Wednesday, January 25, 2006

The 65 percent solution 

The Christian Science Monitor reports that a new fad in education funding is dedicating a certain share of state spending on education to classroom instruction. They call it the "65-percent solution". Here in Minnesota, Governor Pawlenty has upped the ante to 70%. I had wondered how tightly he was going to define "classroom instruction"; now we know.
Under the proposal, classroom expenditures would include classroom teachers and personnel (salary and benefits), special education, vocational education, classroom instructional supplies, instructional aides and activities. Non-classroom expenditures would include district and school administration and support services, operations and maintenance, staff development, pupil and instructional support services, athletics and co-curricular activities.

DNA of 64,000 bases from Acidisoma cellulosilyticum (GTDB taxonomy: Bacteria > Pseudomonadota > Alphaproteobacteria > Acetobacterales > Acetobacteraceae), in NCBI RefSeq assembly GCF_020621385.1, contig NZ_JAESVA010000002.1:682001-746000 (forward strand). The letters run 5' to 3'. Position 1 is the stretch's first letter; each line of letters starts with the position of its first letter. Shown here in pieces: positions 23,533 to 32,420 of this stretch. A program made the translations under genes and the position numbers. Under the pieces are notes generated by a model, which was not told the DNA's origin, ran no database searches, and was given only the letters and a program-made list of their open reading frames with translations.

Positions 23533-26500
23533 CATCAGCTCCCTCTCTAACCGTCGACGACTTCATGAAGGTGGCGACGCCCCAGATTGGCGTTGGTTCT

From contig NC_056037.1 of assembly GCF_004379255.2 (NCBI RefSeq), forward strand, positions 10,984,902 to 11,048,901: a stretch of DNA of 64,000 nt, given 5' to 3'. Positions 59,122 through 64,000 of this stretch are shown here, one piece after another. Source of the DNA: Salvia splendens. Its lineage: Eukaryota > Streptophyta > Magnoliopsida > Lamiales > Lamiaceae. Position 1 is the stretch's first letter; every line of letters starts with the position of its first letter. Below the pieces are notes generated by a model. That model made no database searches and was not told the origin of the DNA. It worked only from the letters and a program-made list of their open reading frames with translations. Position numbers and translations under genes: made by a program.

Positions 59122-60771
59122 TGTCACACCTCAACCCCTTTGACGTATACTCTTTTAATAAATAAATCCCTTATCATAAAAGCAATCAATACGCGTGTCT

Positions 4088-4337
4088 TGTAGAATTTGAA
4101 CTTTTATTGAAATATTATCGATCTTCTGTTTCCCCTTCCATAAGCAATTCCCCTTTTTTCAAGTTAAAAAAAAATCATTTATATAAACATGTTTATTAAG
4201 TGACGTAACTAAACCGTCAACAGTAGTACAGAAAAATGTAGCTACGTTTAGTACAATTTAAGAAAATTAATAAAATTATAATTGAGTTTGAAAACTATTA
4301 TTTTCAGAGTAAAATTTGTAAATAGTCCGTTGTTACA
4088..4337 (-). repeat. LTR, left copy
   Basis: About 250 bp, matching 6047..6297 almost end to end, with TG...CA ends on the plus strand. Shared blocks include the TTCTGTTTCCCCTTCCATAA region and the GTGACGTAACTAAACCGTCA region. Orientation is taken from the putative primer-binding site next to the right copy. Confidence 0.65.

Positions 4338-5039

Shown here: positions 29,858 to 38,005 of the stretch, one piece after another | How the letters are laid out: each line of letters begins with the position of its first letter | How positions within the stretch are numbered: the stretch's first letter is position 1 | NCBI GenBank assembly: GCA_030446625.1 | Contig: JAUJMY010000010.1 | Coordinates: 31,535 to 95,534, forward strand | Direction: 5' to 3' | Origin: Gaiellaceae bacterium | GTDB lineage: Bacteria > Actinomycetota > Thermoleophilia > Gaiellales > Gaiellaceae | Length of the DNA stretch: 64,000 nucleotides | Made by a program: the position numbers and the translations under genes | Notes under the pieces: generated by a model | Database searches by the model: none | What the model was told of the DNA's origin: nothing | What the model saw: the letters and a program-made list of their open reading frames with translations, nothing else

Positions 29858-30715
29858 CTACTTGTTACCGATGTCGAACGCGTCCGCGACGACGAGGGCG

Pawlenty's press release says under those definitions, on average Minnesota school districts spend 69.2% on classroom instruction. Here's a spreadsheet showing the calculations for each district. I ask, what's magic about 65% or 70%? Larger districts have scale economies and scale diseconomies. We know that cities tend to have higher per-pupil spending, and since they likely have more special ed students, their share of spending in instruction is likely larger. Sure enough, Minneapolis and St. Paul are comfortably above this line. Duluth and Rochester are a little below; Roseville is the largest metro-area district that is well below.

It seems like a one-size-fits-all solution; as the CSM article points out as well, while we know there's a correlation between state spending shares on classroom instruction and performance, we don't know if that correlation holds up at the local level.

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